DC Area Impacts from T.D. Florence on Monday include Heavy Rainfall and Tornadoes

Track:

Tropical Depression Florence should begin its turn toward the north tonight and eventually track more to the northeast on Monday.  The latest spaghetti charts below show some uncertainty in exactly how close the center of circulation will pass to the DC Region (as a turn toward the east north-east is possible). Wind shear is forecast to increase during the afternoon hours across the Washington Region on Monday as will the risk of severe thunderstorms, some of which could produce tornadoes.

Latest North American Model (NAM) shows Tropical Depression (TD) Florence moving northward into West Virginia during the day on Monday with very heavy rainfall beginning to impact southwestern Virginia and the southern and central Shenandoah Valley.  On Monday afternoon TD Florence may begin to move toward the northeast or east-northeast (exact track is important regarding evolution of impacts here in DC).  As the system tracks closer to the DC Region, wind shear will increase (winds that change in direction and speed with height in the atmosphere) and any convective lines of thunderstorms that form could spawn several tornadoes across the region.

Rainfall Potential:

The images below shows the latest European operational run with a general one to three inches expected however, rainfall totals could be much higher in areas that receive training convective thunderstorms which are better forecast utilizing higher-resolution models.  The latest NAM high-resolution model for example shows some locations along the Blue Ridge and Shenandoah Valley picking up to 7″ of rainfall (locally) and this will need to be monitored during the afternoon hours on Monday.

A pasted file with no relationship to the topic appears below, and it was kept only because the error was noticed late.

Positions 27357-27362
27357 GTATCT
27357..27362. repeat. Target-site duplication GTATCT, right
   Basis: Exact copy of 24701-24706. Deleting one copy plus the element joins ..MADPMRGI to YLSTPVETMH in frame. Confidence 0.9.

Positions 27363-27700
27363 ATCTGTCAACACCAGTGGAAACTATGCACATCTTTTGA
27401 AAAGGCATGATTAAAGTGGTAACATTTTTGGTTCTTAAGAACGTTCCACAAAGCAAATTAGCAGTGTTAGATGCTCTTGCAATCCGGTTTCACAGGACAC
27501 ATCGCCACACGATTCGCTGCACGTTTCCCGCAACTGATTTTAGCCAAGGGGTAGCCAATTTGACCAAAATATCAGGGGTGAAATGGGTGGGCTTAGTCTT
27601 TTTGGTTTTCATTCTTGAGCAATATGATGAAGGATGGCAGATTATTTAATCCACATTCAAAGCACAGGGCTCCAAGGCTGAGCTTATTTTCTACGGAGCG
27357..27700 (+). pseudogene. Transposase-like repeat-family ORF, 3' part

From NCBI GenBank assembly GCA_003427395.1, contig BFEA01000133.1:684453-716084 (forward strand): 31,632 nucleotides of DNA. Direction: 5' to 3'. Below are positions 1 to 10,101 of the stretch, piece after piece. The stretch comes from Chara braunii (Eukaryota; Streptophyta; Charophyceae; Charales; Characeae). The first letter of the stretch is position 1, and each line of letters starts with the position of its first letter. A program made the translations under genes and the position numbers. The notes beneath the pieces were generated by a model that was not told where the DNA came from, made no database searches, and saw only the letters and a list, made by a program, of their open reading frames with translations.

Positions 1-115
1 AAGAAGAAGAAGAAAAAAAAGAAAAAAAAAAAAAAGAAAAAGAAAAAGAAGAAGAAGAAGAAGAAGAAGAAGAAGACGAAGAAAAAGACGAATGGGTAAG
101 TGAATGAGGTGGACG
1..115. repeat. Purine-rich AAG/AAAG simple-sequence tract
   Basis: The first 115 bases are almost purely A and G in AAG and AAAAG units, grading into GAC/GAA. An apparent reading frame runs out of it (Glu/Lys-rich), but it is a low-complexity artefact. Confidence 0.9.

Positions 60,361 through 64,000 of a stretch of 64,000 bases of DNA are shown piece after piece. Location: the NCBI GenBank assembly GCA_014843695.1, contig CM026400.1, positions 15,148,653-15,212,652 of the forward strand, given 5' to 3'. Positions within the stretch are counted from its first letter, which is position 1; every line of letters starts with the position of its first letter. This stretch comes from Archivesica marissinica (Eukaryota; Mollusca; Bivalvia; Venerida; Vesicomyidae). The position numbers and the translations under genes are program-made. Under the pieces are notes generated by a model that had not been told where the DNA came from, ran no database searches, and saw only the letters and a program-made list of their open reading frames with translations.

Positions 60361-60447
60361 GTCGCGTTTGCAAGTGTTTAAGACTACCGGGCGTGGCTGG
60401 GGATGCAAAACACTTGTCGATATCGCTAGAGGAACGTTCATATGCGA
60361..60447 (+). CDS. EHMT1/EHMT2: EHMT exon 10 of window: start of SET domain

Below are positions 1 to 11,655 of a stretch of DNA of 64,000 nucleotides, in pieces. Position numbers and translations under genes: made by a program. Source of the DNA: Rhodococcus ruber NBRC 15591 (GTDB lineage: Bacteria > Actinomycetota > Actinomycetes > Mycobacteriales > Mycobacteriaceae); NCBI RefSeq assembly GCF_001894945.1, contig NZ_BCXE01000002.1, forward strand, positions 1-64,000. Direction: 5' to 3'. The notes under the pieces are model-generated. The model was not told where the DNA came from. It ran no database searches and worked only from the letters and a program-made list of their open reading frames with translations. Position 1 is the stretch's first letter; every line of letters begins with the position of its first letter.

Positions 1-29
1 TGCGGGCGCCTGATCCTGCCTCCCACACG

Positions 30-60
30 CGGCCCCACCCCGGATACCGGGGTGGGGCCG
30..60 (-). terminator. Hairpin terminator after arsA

Significant Tornado Parameter (NAM Model):

With low-level veering winds increasing as well as CAPE (Convective Available Potential Energy) there is a threat of a few isolated tornadoes on Monday afternoon and evening across the Washington Region. While the threat at this time is low, it needs to be monitored on Monday as the details in track and surface instability (the strength of updrafts at the surface) become clearer.

CAPE (Convective Available Potential Energy):

Current NAM output shows moderate instability on Monday afternoon with 1500-2000 joules per kilogram (J/kg) of CAPE.

Monday afternoon and early evening need to be monitored for the potential of a few severe thunderstorms, some of which could be capable of producing tornadoes.

High pressure builds in across New England and the Mid-Atlantic on Tuesday night.  Winds will shift to the north bringing lower humidity and some widespread sunshine on Wednesday!